Wednesday, November 30, 2016

BOOK REVIEW! ELLA CINDERS COMIC STRIPS COLLECTION (B&W) 1925, 1926, 1927 and ELLA CINDERS SUNDAY COMIC STRIPS COLLECTION 1937, 1938, 1939, 1943 by Bill Counselman and Charlie Plumb (available via GOLDEN AGE REPRINTS)

I'll bet yer just sick of reading these writeups of comics that were done up by a whole load of craftsmen who are so daft that they don't even mention rectal itching and menopause in their obviously non-relevant reads now, aren't you! Well tough turds tootsie, because I've got a load of these boff comic collections to tell the world about, and if it ain't gonna be me spillin' the beans about some great and long-gone strip that seemed to be created for us more...shall I say...less kultured readers then it's gonna be Bill Shute gabbing on about some comic book find he picked up in some Salvation Army while waiting for them to pass the doughnuts out. And as Big Vito once said, you better like it!

Y'know, I'd rather snuggle up with a good collection of comic strips, a bottle of Diet Dr. Pepper (or Moxie if available) and some early-seventies post-Velvet Underground drone on the boom box than I would with just about anything else. And frankly these recent ELLA CINDERS collections have really filled a gap in my oft-suburban slobbian deprived life. As far as long-forgotten mid-twentieth century comic strips go ELLA had a whole lot going for it from gripping scripts, badskis who were cruel enough for you to downright loathe, really good artwork and a general care and detail to it that I haven't seen in a comic strip in years. I mean, I coulda see just about anyone throughout the twenties and thirties, young or old, rich or poor down the ol' line tuning in to the funny pages to see just what was going to happen to Ella just like they did with the adventures of Andy Gump or Dick Tracy back in those particularly mass media starved times. Yeah there wasn't as much frivolity to take up your precious time back then, but in many ways those depression-era kiddies had a lot more goin' for 'em with the likes of Ella to follow, and I do mean that in the most sincere way possible!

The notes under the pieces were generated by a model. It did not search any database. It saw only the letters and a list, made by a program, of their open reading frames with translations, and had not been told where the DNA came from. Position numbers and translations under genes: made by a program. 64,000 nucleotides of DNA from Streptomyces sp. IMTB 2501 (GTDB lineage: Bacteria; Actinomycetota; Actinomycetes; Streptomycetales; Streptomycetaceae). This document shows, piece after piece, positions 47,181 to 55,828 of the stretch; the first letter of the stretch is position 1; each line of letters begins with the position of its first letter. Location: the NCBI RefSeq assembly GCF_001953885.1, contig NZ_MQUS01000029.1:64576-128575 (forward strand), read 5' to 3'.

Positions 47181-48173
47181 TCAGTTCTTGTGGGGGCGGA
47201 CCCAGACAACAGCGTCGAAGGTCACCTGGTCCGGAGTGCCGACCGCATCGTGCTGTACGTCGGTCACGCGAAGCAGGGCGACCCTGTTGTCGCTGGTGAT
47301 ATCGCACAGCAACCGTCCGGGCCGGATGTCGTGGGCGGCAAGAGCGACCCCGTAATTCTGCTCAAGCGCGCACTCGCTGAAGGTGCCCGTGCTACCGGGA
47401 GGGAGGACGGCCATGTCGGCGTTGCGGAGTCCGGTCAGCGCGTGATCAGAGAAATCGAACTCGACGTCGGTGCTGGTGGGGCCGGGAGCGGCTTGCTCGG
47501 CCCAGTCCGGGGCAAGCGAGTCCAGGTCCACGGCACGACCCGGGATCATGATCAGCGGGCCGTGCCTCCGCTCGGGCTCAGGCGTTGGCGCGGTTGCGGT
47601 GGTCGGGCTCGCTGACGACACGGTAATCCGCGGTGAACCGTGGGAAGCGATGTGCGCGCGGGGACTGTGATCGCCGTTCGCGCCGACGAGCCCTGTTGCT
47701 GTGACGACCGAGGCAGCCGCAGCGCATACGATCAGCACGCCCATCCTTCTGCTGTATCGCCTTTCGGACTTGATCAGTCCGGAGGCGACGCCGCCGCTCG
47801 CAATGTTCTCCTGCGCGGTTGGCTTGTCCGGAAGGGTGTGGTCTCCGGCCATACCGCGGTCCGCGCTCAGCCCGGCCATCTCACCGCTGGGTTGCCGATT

The collection of daily strips covers CINDERS' early years setting the pace for what was to be during the years when it continued on as a fairly entertaining if not quite upper echelon comic. We are not only introduced to the title character (who looks more like Ann Frank here rather'n a miss old enough to get married!) but her typically incorrigible younger brother Blackie, not to mention her downright evil stepmother and stepsisters who make the characters in Cinderella (in case you haven't gotten the pun yet) look rawther chahming (and I mean it the way the Mother actually steals Ella's savings and gives it to her spawn to squander---that's not forgetting the money owed to Ella by friends which she casually claims as "rent" or payment for a broken dish!). Ella's father makes a brief appearance in the story as the head of a failing moom pitcher studio but even he chickens out and skedaddles to China when things get tough leaving Ella and Blackie in the lurch. And then there's Ella's other bigtime nemesis O. Watters Neek, the studio publicity man  who not only looks like John Waters but equals the stepfamily in treachery to the point where at one point he even kidnaps Ella and Blackie. Neek obviously gets away with this capitol offense because he continues to pop up in and outta the storyline when frankly he shoulda been hanged, but if Steve Rogers could only get KP for desertion during his World War II Captain America days 'stead of the firing squad maybe Neek could get away with a few things that woulda earned him a lynching back in those justice-minded times!